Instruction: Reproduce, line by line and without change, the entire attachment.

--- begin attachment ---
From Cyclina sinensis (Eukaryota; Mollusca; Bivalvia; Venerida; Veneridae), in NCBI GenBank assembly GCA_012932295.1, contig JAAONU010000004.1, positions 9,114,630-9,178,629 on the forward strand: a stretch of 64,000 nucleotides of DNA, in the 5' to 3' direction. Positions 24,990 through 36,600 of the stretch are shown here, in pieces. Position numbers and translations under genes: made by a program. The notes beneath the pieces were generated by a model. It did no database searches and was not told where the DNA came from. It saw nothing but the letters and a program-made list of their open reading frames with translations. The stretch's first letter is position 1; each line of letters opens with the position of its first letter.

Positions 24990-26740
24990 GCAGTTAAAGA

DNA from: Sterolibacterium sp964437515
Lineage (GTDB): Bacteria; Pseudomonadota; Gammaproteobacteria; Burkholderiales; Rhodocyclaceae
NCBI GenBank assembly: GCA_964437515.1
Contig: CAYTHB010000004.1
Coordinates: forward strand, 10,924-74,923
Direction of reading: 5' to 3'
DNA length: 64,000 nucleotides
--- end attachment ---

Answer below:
From Cyclina sinensis (Eukaryota; Mollusca; Bivalvia; Venerida; Veneridae), in NCBI GenBank assembly GCA_012932295.1, contig JAAONU010000004.1, positions 9,114,630-9,178,629 on the forward strand: a stretch of 64,000 nucleotides of DNA, in the 5' to 3' direction. Positions 24,990 through 36,600 of the stretch are shown here, in pieces. Position numbers and translations under genes: made by a program. The notes beneath the pieces were generated by a model. It did no database searches and was not told where the DNA came from. It saw nothing but the letters and a program-made list of their open reading frames with translations. The stretch's first letter is position 1; each line of letters opens with the position of its first letter.

Positions 24990-26740
24990 GCAGTTAAAGA

DNA from: Sterolibacterium sp964437515
Lineage (GTDB): Bacteria; Pseudomonadota; Gammaproteobacteria; Burkholderiales; Rhodocyclaceae
NCBI GenBank assembly: GCA_964437515.1
Contig: CAYTHB010000004.1
Coordinates: forward strand, 10,924-74,923
Direction of reading: 5' to 3'
DNA length: 64,000 nucleotides